A.J. Hinch

Report: MLB 'found no evidence' Astros used buzzers to steal signs

Report: MLB 'found no evidence' Astros used buzzers to steal signs

Just when you thought Major League Baseball's sign-stealing scandal was close to being settled, a whole new can of worms was opened up on Thursday.

Rumors swirled on social media about the Houston Astros using buzzers underneath their jerseys to illegally steal signs. These allegations are separate from Houston's initial sign-stealing scandal that led to the firings of manager A.J. Hinch and general manager Jeff Luhnow.

But according to Joel Sherman of MLB Network, MLB didn't find any evidence during its investigation pointing to wearable devices being used for sign-stealing.


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Sherman also tweeted a statement from Astros star Jose Altuve, via Altuve's agent Scott Boras. In the statement, Altuve denies ever wearing electronic devices to gain an advantage:

While MLB didn't find anything to suggest the Astros used the buzzers, that doesn't mean it didn't happen. At this point, Houston doesn't exactly have the benefit of the doubt. True or not, it's hard to believe these allegations will go away any time soon.

There already has been plenty of fallout from the initial sign-stealing scandal. In addition to Hinch and Luhnow being relieved of their duties, the Boston Red Sox and manager Alex Cora mutually agreed to part ways. In its investigation, MLB found that Cora played a central role in the Astros' scandal when he was Houston's bench coach in 2017.

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L.A. City Council to vote on resolution asking MLB to strip Red Sox, Astros of titles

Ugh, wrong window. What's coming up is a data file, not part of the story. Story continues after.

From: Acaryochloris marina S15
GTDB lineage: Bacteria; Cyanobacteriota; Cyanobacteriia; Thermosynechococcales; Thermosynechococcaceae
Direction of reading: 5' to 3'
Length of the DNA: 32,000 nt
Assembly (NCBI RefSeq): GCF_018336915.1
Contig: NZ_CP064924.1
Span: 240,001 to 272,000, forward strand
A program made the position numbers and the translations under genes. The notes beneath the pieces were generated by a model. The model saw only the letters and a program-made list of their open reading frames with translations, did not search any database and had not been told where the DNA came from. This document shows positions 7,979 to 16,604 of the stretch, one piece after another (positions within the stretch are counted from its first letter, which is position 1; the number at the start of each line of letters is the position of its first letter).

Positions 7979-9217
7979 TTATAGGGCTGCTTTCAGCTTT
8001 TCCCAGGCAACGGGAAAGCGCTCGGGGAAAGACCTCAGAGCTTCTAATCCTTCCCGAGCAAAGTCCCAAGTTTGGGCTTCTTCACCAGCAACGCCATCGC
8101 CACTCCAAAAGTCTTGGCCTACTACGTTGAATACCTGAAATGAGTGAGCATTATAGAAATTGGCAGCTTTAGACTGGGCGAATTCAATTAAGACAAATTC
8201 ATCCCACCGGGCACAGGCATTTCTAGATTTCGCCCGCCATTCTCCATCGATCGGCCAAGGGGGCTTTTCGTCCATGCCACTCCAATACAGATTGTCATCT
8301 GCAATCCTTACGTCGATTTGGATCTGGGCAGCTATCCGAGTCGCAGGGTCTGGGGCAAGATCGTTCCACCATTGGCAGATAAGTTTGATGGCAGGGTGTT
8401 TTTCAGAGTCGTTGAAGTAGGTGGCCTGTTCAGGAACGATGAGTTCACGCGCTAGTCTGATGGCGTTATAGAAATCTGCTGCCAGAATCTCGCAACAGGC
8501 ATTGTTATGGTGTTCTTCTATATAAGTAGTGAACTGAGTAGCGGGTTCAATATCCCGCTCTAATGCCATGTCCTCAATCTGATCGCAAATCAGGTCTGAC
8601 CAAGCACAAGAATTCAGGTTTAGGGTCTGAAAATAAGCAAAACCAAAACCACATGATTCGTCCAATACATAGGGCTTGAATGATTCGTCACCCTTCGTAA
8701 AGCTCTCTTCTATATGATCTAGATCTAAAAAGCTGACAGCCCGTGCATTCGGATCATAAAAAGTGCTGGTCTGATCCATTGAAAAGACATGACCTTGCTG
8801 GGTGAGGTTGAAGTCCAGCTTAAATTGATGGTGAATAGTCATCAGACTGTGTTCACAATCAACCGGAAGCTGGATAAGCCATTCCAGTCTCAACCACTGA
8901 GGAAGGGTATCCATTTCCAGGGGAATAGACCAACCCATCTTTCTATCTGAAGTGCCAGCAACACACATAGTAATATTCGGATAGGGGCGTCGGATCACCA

L.A. City Council to vote on resolution asking MLB to strip Red Sox, Astros of titles

The Los Angeles City Council will vote on a resolution Friday requesting that baseball commissioner Rob Manfred strip the Boston Red Sox of the 2018 World Series title and the Houston Astros of their 2017 Series title and award both to the team that lost those Fall Classics, the L.A. Dodgers.

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Council members Gil Cedillo and Paul Koretz put forth the resolution on Wednesday in the wake of the sign-stealing scandal that led to Red Sox manager Alex Cora losing his job and Astros manager A.J. Hinch and general manager Jeff Luhnow being fired.

Cora, who was the Astros' bench coach in 2017, was at the center of the MLB report detailing the Astros sign-stealing scheme. MLB is continuing to investigate the Red Sox, managed by Cora, for employing a similar system in 2018.

The Red Sox beat the Dodgers four games to one in 2018, the year after the Astros went seven games to defeat the Dodgers. 

The resolution asks that "the Commissioner of Major League Baseball remove the 2017 and 2018 World Series titles from the Houston Astros and Boston Red Sox; and hereby requests that the Commissioner of Major League Baseball recall the World Series Commissioner’s Trophies and award them to the Los Angeles Dodgers.”